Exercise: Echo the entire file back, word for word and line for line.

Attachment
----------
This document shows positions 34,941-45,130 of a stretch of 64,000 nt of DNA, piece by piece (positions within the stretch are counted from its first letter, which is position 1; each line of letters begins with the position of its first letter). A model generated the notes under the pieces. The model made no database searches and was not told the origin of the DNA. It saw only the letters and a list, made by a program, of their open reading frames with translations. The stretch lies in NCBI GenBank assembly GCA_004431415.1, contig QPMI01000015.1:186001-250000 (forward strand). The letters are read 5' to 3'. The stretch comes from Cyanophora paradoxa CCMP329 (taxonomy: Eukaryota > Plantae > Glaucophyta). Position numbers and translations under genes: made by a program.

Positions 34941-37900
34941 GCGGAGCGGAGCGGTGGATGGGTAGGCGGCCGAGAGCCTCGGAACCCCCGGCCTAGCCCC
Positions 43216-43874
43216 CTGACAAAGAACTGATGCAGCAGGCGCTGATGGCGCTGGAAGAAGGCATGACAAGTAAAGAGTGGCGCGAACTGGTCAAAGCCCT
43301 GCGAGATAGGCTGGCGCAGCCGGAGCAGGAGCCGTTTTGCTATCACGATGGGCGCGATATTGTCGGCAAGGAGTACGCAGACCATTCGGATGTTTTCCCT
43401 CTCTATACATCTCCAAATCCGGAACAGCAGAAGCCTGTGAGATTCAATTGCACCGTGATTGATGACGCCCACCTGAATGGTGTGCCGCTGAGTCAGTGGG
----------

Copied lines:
This document shows positions 34,941-45,130 of a stretch of 64,000 nt of DNA, piece by piece (positions within the stretch are counted from its first letter, which is position 1; each line of letters begins with the position of its first letter). A model generated the notes under the pieces. The model made no database searches and was not told the origin of the DNA. It saw only the letters and a list, made by a program, of their open reading frames with translations. The stretch lies in NCBI GenBank assembly GCA_004431415.1, contig QPMI01000015.1:186001-250000 (forward strand). The letters are read 5' to 3'. The stretch comes from Cyanophora paradoxa CCMP329 (taxonomy: Eukaryota > Plantae > Glaucophyta). Position numbers and translations under genes: made by a program.

Positions 34941-37900
34941 GCGGAGCGGAGCGGTGGATGGGTAGGCGGCCGAGAGCCTCGGAACCCCCGGCCTAGCCCC
Positions 43216-43874
43216 CTGACAAAGAACTGATGCAGCAGGCGCTGATGGCGCTGGAAGAAGGCATGACAAGTAAAGAGTGGCGCGAACTGGTCAAAGCCCT
43301 GCGAGATAGGCTGGCGCAGCCGGAGCAGGAGCCGTTTTGCTATCACGATGGGCGCGATATTGTCGGCAAGGAGTACGCAGACCATTCGGATGTTTTCCCT
43401 CTCTATACATCTCCAAATCCGGAACAGCAGAAGCCTGTGAGATTCAATTGCACCGTGATTGATGACGCCCACCTGAATGGTGTGCCGCTGAGTCAGTGGG